The Green River College Board of Trustees on Oct. 20 appointed a 13-member advisory committee to help find the college’s next president.
The board also agreed to pay the institution’s next leader $240,000 a year.
Eileen Ely, who became the college’s fourth president in 2010, resigned in June following months of unrest on campus. Scott Morgan, former president of Spokane Community College, was selected to serve in an interim role while the college finds a permanent replacement.
The college has decided not to hire a firm to help find the next president, but instead will rely on assistance from its advisory committee.
“The Board of Trustees is going to make the final decision in the selection of the next president,” said Marshall Sampson, Green River’s vice president of human resources and legal affairs. “However, an advisory committee is responsible for narrowing that pool down to four finalists. This is something that we felt was very important.”
The committee will interview semifinalists and make recommendations to the board.
“The committee’s decisions are non-binding, meaning the board may consider candidates not presented by the committee,” Sampson told the board at its meeting. “It is your prerogative, as the board, to make that decision. It is important for us, as the the college, to remember we are just helping the board make that decision.”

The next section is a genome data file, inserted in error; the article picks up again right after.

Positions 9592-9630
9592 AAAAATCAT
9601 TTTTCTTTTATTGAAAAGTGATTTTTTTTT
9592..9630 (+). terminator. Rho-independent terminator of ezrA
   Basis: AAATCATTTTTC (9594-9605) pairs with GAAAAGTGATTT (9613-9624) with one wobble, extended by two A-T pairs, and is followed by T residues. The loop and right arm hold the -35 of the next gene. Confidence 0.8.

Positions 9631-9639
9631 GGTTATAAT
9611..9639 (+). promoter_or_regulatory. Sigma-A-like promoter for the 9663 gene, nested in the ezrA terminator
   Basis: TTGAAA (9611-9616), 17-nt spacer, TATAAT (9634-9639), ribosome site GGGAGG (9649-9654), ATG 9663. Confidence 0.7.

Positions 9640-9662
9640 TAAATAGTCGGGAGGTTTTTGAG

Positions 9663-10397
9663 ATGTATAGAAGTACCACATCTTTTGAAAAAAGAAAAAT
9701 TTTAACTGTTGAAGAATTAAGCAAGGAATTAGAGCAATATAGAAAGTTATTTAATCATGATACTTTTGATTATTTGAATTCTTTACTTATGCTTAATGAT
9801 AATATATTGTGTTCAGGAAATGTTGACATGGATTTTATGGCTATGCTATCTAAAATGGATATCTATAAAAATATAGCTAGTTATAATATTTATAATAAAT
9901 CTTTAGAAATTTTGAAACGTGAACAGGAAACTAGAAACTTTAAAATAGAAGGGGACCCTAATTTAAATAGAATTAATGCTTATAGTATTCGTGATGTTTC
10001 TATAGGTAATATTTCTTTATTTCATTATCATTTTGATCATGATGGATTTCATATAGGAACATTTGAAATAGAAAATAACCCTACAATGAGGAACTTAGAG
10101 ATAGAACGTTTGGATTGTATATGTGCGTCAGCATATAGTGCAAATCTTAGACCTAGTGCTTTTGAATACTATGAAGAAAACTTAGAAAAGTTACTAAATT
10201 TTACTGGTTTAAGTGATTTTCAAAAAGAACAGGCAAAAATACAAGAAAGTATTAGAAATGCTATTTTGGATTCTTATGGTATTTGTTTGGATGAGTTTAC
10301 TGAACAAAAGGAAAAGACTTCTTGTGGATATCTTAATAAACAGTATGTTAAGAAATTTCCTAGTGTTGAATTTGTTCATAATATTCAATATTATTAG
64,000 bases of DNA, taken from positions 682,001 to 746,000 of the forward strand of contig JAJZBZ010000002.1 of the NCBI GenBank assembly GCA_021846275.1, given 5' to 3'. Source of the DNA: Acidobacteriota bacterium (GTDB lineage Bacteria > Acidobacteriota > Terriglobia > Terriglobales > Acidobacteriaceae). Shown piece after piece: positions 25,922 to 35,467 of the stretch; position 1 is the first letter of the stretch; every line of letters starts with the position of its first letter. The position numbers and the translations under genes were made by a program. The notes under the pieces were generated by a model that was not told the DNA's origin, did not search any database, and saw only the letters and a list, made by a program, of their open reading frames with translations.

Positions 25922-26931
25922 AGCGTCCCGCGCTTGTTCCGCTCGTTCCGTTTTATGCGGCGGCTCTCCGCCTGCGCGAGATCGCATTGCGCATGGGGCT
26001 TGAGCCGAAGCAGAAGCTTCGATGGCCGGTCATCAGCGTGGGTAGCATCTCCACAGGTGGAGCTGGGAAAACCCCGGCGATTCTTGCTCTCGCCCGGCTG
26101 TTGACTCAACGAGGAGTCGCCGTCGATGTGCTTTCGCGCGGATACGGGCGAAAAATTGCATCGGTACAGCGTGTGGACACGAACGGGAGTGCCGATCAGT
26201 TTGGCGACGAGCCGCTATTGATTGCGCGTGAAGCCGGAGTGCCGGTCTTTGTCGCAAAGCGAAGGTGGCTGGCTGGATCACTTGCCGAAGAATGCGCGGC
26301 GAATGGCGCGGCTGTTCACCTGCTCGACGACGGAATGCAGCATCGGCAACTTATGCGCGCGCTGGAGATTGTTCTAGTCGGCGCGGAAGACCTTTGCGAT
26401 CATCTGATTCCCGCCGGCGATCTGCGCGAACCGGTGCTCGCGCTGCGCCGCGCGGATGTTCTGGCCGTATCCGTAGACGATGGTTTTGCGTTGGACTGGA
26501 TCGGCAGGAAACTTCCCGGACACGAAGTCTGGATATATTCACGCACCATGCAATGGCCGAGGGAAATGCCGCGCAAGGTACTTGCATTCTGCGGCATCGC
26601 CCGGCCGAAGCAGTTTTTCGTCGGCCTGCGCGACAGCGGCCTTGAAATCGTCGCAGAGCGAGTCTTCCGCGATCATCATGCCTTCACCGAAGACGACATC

The advisory committee is comprised of representatives from the college’s constituent groups:
• Students: Karlie Gao, chief justice for Green River’s Associated Student Government; and Tiffany Gibson, who was previously involved in student government at the college.
• Faculty: Jaeney Hoene, president of United Faculty, the college’s faculty union; Liz Becker, humanities division chair and Steve Kinholt, math instructor.
• Green River Diversity and Equity Council (GDEC): Vik Bahl, faculty member and GDEC co-chair.
• Classified employees: Todd Henderson, IT chief shop steward; and Jenny Park, an administrative assistant in enrollment services.
• Exempt employee: Nancy Kremer, international programs.